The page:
The Ortenau, along the western edge of Baden-Württemberg, is a region of contrasts. Its oldest town, Appenweier, was first mentioned in 884. That was nearly 1100 years before its most popular tourist attraction, the Europa-Park Amusement park in Rust, opened in 1975. The kids will love its fourteen plus differently themed areas and nine roller coasters, but this region has far more to recommend it!
The Ortenau soars to the moors on the heights of 1164 meters (3820-foot) Hornisgrinde, the tallest peak in the Northern Black Forest, and stretches along the Rhine River Plain with its abundant vineyards and fruit orchards. Mountains, rolling hills, verdant valleys, and crystalline rivers and lakes make the Ortenau a charming place for outdoor activities.
Whether you prefer leisurely hikes or the challenge of Nordic walking, cycling or hang gliding, golf, swimming, or archery, you could do any or all of them here. There’s a tremendous amount to see and do in this relatively small piece of Germany, so it’s hard to know exactly where to start.
A carnival, however, is always fun, so I’ll start with the town of Gengenbach and its Fasend, the carnival season which begins a few weeks before Ash Wednesday. The entire population of the town of about 11,000 dons old-fashioned nightgowns, and raises a ruckus with fireworks to awaken the jester asleep in a medieval tower.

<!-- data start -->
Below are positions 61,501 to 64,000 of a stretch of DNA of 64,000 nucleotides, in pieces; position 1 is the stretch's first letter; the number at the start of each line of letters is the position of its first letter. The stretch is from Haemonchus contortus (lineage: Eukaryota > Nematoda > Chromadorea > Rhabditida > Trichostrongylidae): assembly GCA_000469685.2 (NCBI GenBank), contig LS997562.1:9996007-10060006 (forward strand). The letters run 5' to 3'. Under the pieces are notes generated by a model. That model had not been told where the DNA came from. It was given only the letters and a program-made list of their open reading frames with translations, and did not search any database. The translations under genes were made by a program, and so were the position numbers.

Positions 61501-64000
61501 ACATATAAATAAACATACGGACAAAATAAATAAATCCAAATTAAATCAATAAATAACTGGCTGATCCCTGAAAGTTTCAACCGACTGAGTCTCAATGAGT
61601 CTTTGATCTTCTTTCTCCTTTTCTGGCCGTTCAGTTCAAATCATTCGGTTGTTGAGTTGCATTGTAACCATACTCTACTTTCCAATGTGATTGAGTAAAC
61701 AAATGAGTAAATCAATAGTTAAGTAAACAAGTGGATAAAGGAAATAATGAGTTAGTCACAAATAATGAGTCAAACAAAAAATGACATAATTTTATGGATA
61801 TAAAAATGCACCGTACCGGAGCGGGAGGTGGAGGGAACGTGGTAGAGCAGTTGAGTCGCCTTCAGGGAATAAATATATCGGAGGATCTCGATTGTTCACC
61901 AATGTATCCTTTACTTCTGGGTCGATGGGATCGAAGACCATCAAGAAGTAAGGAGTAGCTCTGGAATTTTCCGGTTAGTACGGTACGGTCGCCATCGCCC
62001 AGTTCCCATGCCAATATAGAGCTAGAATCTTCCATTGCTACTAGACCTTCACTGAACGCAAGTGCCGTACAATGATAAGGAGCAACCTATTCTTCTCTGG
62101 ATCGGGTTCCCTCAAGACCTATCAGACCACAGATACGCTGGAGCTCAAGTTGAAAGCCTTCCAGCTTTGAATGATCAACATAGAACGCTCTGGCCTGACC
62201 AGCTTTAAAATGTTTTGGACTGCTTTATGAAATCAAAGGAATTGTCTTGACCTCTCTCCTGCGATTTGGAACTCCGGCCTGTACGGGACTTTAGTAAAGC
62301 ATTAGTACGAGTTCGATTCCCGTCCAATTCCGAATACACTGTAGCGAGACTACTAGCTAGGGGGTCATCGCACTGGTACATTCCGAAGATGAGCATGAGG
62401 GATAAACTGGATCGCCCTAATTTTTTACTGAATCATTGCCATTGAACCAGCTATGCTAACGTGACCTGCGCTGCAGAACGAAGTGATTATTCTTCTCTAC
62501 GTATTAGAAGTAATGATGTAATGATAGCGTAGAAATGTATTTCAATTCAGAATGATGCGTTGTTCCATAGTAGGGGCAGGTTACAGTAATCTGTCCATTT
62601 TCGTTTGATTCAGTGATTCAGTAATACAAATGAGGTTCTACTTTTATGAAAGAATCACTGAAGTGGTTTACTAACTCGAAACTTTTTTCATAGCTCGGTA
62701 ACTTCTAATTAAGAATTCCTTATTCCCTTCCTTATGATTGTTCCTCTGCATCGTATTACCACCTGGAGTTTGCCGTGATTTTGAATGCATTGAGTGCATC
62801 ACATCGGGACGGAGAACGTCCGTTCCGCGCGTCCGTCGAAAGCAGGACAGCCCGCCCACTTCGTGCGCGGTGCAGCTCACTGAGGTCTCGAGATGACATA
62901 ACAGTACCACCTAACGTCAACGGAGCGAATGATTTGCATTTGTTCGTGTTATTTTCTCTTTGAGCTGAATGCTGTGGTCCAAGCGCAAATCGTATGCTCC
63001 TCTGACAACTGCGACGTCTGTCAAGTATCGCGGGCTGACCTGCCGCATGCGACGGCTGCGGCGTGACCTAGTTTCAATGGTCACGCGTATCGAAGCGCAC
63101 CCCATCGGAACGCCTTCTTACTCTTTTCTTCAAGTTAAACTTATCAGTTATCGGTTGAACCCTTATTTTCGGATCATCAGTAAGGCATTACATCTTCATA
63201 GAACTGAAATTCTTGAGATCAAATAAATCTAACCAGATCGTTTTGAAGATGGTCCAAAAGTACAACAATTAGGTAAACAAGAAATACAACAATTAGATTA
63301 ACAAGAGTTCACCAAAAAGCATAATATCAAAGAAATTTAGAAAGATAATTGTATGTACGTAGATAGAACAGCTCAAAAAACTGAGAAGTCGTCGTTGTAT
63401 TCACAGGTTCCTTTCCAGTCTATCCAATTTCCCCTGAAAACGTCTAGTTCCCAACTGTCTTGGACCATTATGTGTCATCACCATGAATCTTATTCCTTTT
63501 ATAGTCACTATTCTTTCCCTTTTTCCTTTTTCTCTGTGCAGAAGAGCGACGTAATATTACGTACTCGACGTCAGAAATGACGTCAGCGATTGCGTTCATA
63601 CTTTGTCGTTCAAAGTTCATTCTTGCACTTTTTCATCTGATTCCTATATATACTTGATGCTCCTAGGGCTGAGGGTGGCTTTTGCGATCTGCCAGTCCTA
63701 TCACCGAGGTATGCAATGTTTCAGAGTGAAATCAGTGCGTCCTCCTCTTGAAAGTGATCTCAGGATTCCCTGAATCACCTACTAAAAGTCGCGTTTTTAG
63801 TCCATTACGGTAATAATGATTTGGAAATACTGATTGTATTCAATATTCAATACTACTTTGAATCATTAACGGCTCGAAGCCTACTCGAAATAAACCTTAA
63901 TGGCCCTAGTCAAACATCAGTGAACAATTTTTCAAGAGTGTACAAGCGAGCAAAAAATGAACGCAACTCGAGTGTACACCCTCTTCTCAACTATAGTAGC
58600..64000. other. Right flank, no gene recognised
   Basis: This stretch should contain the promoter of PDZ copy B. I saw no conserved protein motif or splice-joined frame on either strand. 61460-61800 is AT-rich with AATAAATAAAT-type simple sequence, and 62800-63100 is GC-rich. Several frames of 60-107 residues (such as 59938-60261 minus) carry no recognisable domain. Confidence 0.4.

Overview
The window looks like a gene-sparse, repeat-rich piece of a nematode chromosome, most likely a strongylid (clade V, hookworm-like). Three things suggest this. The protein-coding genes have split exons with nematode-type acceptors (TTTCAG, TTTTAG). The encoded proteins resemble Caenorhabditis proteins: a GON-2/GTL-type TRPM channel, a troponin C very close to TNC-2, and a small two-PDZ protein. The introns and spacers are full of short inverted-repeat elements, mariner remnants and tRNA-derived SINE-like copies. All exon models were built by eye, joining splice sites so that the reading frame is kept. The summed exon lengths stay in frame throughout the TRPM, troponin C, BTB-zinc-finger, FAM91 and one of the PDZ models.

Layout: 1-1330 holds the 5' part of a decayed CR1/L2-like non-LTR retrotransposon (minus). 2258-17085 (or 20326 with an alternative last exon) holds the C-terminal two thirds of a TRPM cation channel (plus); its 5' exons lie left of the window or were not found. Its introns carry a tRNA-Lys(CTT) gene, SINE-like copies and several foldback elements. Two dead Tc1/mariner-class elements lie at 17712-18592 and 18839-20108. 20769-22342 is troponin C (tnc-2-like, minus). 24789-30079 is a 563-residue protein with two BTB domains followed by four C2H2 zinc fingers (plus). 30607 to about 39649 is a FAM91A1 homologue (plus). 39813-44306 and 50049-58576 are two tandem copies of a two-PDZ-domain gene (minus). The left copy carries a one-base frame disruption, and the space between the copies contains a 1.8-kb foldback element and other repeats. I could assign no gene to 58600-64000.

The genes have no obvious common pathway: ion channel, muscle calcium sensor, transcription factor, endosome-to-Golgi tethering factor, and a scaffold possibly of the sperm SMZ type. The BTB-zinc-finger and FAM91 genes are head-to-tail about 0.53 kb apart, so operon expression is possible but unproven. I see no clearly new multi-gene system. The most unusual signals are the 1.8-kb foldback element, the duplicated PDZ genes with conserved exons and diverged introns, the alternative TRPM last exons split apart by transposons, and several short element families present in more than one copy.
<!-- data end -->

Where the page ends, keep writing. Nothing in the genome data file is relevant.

The jester takes possession of the key to Gengenbach’s Town Hall and oversees the remainder of carnival season, during which mythical devils, forest goblins, and witches are seen frequently around the town! The Town Hall itself is one of Gengenbach’s major attractions. Its twenty-four windows are transformed each year, in a single evening of theater and music, into the world’s largest Advent Calendar.
From the spectacle of Fasend in Gengenbach, you can head for the attractions of Offenburg. Stop along the way at the village of Zell-Weierbach for a delightful diversion at the Barefoot Park, where you can return to childhood (and your kids will love it, too!) by removing your shoes and walking over a kilometer of different surfaces, including sand, pebbles, logs, slate, and grass. Wash your feet in a brook, as they thank you for the massage! :-)
Zell-Weierbach is also the place to sample some of the German wines, especially the white Rieslings, for which the region is famous. There have been vineyards in the Offenburg area since the 14th century, but the city itself dates back to the days of the Roman Emperor Nero.
If you’re a history buff, visit the Salmen Inn. It’s the site at which the thirteen demands of the Offenburger Programm, a human rights platform in the name of the people of Baden, were presented in 1847 prior to the Badish revolution.
The ritual Jewish baths in Offenburg date back to 1300, but you’ll have to arrange for them in advance.
Get a taste of Ortenau’s romantic past in the village of Kappelrodeck, where Rodeck Castle was once home to a nobleman’s daughter who fell in love with a peasant. Not permitted to marry him, she ran off to live in a mountainside vineyard cairn of rocks known as the Dasenstein.
She is remembered today in the name of the local wine growers’ cooperative, Hexe von Dasenstein (Hexe = Witch). The success of area wines, one of which was named the best of all European wines in 1982, is attributed to her blessings of the grape crops.